Monday, July 28, 2014

A Month of Latin Masses

It just struck me that I've had a rare blessing: all the Sunday Masses I've attended this month have been celebrated in the Extraordinary Form (to use the expression given us by Benedict XVI of ever-blessed memory; strange to think he's still alive). On the 6th of July, I attended Mass at Lewisham (a Missa cantata), while visiting Sydney; on the 13th, I M.C.'d our first ever Latin Mass in Launceston (again, a sung Mass); on the 20th, I again M.C.'d for Fr Rowe at his Missa cantata in Hobart; and just yesterday, being in Melbourne for an important but rather sad reason, I assisted at the Solemn High Mass in Caulfield. It was a particular pleasure to hear the verse of the Offertory sung: I do like a Mass sung in plainchant throughout (Mass XI and Credo IV, plus all the propers of course, and a hymn in honour of the Sacred Heart at Communion, as its doxology revealed). Assuming I make it to Hobart this weekend (as I may decide to stay here, given that a relative will be recovering from an operation), that will make it five Sunday Latin Masses in a row – what a blessing!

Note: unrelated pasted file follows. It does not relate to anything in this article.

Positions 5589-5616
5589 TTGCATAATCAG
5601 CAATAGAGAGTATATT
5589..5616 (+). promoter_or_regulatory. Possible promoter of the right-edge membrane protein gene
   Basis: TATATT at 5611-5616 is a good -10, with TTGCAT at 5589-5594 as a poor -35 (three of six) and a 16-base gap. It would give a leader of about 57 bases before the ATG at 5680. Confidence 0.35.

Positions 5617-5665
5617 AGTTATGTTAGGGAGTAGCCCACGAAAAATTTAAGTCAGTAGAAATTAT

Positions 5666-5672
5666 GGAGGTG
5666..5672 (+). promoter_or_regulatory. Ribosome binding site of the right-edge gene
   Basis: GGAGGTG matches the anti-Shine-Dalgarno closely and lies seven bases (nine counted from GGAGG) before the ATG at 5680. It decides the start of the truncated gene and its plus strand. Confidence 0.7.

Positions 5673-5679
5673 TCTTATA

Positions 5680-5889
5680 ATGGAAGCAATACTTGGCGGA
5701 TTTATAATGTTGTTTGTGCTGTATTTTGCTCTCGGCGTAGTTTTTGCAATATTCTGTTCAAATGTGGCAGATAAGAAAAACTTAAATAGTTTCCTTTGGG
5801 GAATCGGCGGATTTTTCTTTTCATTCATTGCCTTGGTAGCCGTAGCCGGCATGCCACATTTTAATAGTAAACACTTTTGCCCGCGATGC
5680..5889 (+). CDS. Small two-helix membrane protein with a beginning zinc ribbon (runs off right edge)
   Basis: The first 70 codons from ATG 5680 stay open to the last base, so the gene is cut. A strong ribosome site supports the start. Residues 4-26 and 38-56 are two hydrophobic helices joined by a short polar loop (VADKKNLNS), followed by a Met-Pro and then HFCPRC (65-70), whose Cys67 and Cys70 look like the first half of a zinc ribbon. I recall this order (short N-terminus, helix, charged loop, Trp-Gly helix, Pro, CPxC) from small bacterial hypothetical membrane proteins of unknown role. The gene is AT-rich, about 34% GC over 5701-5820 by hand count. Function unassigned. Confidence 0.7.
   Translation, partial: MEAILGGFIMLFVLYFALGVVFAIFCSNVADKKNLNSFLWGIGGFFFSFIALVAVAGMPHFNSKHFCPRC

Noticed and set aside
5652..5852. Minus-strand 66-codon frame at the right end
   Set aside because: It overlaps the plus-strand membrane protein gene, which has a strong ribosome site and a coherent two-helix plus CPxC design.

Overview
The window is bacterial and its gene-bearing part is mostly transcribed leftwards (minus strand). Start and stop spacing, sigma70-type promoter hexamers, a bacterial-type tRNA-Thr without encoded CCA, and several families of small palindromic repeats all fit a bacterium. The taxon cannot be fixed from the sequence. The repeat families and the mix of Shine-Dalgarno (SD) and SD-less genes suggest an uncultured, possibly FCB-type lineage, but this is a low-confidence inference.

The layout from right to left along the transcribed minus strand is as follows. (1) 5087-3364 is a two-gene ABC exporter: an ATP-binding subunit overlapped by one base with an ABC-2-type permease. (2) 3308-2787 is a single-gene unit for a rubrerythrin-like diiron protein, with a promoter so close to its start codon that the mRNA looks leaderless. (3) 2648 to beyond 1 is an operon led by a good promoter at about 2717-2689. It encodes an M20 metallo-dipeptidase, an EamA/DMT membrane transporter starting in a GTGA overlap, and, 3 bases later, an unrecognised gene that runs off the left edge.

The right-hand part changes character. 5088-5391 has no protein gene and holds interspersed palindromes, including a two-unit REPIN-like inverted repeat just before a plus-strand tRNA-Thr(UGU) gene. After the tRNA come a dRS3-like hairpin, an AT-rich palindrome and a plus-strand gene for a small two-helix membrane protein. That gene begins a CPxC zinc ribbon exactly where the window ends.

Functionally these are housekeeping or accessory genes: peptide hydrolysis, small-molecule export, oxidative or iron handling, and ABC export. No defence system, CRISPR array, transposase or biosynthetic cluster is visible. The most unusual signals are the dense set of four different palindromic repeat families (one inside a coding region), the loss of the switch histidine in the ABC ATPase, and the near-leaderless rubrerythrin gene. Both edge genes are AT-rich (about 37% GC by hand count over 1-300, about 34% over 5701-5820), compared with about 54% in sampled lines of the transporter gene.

The Sunday Offertory and verse (quoting Daniel iii, 40-42) was as follows, aptly paralleling the prayer In spiritu humilitatis prayed by the priest during the offertory rite:
Sicut in holocáusto aríetum et taurórum, et sicut in míllibus agnórum pínguium: sic fiat sacrifícium nostrum in conspéctu tuo hódie, ut pláceat tibi: * Quia non est confúsio confidéntibus in te, Dómine. V. Et nunc séquimur te in toto corde et timémus te et quærimus fáciem tuam, Dómine: nec confúndas nos, sed fac nobis juxta mansuetúdinem tuam et secúndum multitúdinem misericórdiæ tuæ. * Quia non est confúsio confidéntibus in te, Dómine. 
As in a holocaust of rams and bullocks, and as in thousands of fat lambs: so let our sacrifice be made in thy sight this day, that it may please thee: * For there is no confusion to them that trust in thee, O Lord. V. And now we follow thee with all our heart and we fear thee, and seek thy face, O Lord: put us not to confusion, but deal with us according to thy meekness and according to the multitude of thy mercies. * For there is no confusion to them that trust in thee, O Lord.
Note that there is a divergence between the Missal and the Offertoriale here: the Missal reads holocaustis, the chant books, holocausto. There are a small number of such variants that were approved by the Holy See when Solemnes restored the plainchant repertoire.

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